Italian Prime Minister Matteo Renzi deserves credit for stabilising the Italian political situation. Even though his ancient rival Silvio Berlusconi of Forza Italia has been cleared by the courts, his party is in trouble and while the Northern League makes progress, it remains isolated with little impact on national politics. Mr Renzi’s Democratic Party (PD) dominates the scene and he dominates his party. But political stability is not leading to economic reforms. And while the ECB’s quantitative easing has taken the pressure off overhauling public spending and cutting public debt, the government is in no hurry to make drastic changes. Italy’s economic shortcomings remain where they were some seven years ago. If European growth resumes and quantitative easing stops, Italy will be left in big trouble.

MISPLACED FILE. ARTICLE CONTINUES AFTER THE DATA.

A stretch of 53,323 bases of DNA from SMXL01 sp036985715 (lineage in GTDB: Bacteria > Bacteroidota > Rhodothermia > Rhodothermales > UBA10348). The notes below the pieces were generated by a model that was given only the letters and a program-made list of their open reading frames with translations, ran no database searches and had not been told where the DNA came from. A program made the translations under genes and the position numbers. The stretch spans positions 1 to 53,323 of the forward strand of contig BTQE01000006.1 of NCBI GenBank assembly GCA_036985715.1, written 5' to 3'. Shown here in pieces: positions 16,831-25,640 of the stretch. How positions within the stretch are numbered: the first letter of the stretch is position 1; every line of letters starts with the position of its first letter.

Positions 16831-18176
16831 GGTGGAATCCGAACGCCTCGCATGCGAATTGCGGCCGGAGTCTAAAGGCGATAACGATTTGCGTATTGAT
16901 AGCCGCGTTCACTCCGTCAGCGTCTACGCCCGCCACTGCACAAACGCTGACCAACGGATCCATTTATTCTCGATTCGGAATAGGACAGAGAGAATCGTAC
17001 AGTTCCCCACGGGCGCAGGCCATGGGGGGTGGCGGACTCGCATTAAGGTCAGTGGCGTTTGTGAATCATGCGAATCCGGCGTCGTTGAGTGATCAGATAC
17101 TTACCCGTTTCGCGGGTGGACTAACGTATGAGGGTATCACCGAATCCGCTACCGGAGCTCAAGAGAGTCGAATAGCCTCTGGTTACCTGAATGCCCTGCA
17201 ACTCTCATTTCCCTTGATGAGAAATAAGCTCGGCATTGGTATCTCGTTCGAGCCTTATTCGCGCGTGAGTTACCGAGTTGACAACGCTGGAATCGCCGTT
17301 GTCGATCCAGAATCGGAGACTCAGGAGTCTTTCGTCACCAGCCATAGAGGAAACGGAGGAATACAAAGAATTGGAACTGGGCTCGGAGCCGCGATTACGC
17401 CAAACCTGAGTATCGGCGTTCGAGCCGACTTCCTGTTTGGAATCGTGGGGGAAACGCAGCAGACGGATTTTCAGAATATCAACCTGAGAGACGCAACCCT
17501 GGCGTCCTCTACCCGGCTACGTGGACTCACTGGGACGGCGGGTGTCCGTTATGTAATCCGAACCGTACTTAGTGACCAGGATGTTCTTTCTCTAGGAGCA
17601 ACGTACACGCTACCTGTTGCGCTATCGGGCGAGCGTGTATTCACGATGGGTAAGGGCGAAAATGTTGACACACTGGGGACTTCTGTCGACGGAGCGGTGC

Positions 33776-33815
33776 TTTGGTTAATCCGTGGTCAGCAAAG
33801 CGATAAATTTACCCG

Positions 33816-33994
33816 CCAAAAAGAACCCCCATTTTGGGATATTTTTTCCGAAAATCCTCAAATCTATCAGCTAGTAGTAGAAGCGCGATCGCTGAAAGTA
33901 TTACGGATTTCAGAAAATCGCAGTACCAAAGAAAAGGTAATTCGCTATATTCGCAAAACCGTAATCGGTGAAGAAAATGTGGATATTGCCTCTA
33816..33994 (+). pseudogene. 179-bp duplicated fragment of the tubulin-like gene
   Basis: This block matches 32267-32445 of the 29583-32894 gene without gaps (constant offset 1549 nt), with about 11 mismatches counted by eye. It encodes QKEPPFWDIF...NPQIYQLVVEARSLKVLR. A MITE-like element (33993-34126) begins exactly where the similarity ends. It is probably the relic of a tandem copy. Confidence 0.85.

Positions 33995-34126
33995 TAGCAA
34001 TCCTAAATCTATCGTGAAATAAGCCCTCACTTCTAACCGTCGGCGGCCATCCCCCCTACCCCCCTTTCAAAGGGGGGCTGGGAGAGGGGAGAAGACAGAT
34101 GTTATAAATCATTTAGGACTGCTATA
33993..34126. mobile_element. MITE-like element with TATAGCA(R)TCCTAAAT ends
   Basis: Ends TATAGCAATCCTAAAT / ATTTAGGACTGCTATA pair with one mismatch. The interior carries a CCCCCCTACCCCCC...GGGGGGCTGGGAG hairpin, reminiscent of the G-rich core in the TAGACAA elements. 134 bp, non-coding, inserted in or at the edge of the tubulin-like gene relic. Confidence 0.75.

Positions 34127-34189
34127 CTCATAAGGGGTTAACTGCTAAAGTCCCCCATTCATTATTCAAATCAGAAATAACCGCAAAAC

Three main topics are occupying the attention of Italian newspapers – former Prime Minister Silvio Berlusconi’s acquittal from the so-called bunga-bunga sex party charges, the balance of power in Italian politics and Prime Minister Matteo Renzi’s constitutional reforms. But these are not the key issues in shaping Italy’s scenarios over the next few months. Juicy gossip which accompanied Mr Berlusconi’s political career effectively weakened his charisma and statesmanship, and contributed to his political demise. His relationships with a large number of attractive, young and open-minded ladies broke no laws and involved no use of taxpayers’ money. Yet, Italians considered his behaviour was inappropriate for a man who represented the country on the international stage, especially in a difficult economic context. Millionaire Mr Berlusconi’s lack of interest towards economic matters outside his own companies also contributed to his downfall.